Goodbye Caña

It has been nearly 6 months since the sad death of our beloved Caña. I finally feel stong enough to write about her, though I will never forget her

Caña came to us in January 2016 along with another horse, Sierra. They had both been working at another trekking centre over the mountains from us and needed a new home. The trekking business was downsizing.

Unfortunately, Caña arrived with what we were told by her previous owners, and assumed ourselves, was thrush. It turned out to be much worse and when we removed her shoes we found the full extent of the problem. All four of Cañas feet were badly infected with canker (a disease that is next to impossible to treat and a poor prognosis for success). Her feet and heels were bleeding and oozing white puss.

Incredibly she wasn’t showing any lameness but her feet were so bad and so painful to the touch. We can only assume that as it affected all 4 feet, she couldn’t show lameness as she couldn’t limp!

We immediately called the vet and so began months of treatment. Soaking all four feet daily in special solutions, as the months went on, a new mixture of treatments were tried and tested. The transition to barefoot helped a lot but it was a constant battle to keep the infection at bay.

Helping Caña to enjoy people

When we first took Caña on, her previous owners described her as ‘not a cuddly horse’. This was a huge under statement. Caña was so sad and shut down, she literally shuddered if you even put a finger lightly on her. With the aid of a clicker and treats we set to work to help her accept human touch more readily. After a lot of time and patience, we were gradually able to catch her, tack her up, ask her to lower her head for her bridle (relaxed) and be mounted at the mounting block without rushing off, all at liberty.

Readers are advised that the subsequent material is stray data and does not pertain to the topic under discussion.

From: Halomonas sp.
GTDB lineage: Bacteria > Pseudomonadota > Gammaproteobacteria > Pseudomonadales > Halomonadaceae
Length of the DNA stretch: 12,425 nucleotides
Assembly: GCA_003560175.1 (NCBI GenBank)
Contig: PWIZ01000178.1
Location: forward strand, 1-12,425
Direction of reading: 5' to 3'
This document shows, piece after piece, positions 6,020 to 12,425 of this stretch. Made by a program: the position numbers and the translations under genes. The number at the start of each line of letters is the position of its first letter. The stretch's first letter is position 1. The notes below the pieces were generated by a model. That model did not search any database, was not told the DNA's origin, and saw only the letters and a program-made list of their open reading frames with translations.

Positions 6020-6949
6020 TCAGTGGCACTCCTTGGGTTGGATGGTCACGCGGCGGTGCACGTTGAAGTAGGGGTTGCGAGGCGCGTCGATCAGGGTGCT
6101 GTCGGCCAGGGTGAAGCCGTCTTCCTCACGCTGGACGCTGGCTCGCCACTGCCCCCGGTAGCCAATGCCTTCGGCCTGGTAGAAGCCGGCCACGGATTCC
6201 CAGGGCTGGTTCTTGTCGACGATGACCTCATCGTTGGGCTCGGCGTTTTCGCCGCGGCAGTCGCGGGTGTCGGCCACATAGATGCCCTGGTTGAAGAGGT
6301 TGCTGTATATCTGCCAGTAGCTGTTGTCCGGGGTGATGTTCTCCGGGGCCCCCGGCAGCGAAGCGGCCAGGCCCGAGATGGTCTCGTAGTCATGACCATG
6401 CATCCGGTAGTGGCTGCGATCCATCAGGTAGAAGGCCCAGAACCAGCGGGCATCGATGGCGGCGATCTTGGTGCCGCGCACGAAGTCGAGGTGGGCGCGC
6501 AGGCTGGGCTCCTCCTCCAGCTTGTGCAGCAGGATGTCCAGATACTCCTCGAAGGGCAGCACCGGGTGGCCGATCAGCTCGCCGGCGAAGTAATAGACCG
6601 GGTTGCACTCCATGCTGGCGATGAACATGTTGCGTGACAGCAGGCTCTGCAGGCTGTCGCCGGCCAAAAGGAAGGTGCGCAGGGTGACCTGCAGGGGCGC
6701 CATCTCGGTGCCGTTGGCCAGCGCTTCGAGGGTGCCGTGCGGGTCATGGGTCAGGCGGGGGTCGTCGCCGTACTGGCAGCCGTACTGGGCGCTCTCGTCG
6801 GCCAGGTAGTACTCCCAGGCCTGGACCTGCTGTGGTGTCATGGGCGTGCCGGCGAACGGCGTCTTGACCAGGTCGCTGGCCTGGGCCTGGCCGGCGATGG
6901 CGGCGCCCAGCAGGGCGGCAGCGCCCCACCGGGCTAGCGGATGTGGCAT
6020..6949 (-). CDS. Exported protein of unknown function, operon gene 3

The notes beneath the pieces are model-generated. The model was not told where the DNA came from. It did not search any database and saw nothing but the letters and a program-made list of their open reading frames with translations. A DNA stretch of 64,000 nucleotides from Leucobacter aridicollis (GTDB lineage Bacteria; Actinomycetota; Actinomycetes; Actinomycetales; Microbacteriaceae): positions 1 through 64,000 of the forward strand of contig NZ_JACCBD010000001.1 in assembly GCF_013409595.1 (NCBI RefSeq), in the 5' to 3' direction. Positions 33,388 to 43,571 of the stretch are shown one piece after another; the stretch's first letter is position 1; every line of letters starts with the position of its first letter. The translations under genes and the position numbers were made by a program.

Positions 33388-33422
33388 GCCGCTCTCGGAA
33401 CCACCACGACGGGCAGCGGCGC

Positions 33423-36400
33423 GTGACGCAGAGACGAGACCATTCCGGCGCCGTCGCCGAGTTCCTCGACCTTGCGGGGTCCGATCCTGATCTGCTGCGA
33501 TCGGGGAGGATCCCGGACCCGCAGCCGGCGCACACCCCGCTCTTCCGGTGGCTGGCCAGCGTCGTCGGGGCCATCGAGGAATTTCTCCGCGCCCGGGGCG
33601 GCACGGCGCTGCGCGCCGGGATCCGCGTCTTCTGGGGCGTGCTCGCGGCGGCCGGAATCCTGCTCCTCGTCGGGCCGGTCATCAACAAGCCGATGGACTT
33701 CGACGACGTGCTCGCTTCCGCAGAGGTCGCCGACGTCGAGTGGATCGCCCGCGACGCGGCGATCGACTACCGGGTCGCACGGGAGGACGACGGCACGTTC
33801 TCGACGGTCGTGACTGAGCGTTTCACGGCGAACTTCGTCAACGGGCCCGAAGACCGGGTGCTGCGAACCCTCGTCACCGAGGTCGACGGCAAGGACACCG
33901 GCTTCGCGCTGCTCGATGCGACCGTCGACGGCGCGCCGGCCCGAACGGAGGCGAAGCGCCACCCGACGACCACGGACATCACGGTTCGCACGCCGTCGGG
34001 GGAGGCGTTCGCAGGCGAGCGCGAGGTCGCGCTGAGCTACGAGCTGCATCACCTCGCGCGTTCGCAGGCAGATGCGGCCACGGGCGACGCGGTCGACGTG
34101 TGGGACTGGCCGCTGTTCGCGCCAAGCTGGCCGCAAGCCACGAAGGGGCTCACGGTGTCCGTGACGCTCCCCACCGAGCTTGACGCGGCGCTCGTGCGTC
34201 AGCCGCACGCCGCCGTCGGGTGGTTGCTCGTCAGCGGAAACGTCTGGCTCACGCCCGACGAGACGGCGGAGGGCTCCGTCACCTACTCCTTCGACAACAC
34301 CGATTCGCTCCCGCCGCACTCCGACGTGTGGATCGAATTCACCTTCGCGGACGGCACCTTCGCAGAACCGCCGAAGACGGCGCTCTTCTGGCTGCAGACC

We started to ride her once her feet had started to heal; the vet assured us that movement would help her recovery. When she came to us she was neck reined with a bit. At the grand old age of 24 we transitioned her overnight to bitless with 2 reins and she was amazing! I loved riding her.

With all the months of positive reinforcement, she really responded to my voice. Though she had a huge, long stride (she was a very tall horse), I only had to say ‘stand’ for her to stop and wait for the other horses to catch up.

Caña’s last day

20 minutes into a lovely ride on a beautiful sunny September day last year, the dreaded event took place. Our lovely Caña was kicked in the leg by our old mare Capri, breaking it badly. It all happened so suddenly, one minute we were walking along, chatting and enjoying our ride, then suddenly Caña was rearing in pain. Luckily our fantastic vets came very quickly and poor Caña was put to sleep very peacefully in the olive grove where the accident happened.
After all the months working with her, we had a strong bond and I really loved her. I miss her gentleness and beauty, she was a very special horse. I console myself that her feet would never have been 100% – canker has a habit of never quite going away, and she has been spared having to tolerate the constant treatment for the rest of her life. She died when her health was at it’s peak of improvement, after a very happy summer of going on picnic rides and being loved by everyone.

She did not have to struggle through another winter, which I know would have taken it’s toll on her feet especially as she was inclined to get mud fever. Despite knowing this, I will never stop missing her.

R.I.P. our beautiful Caña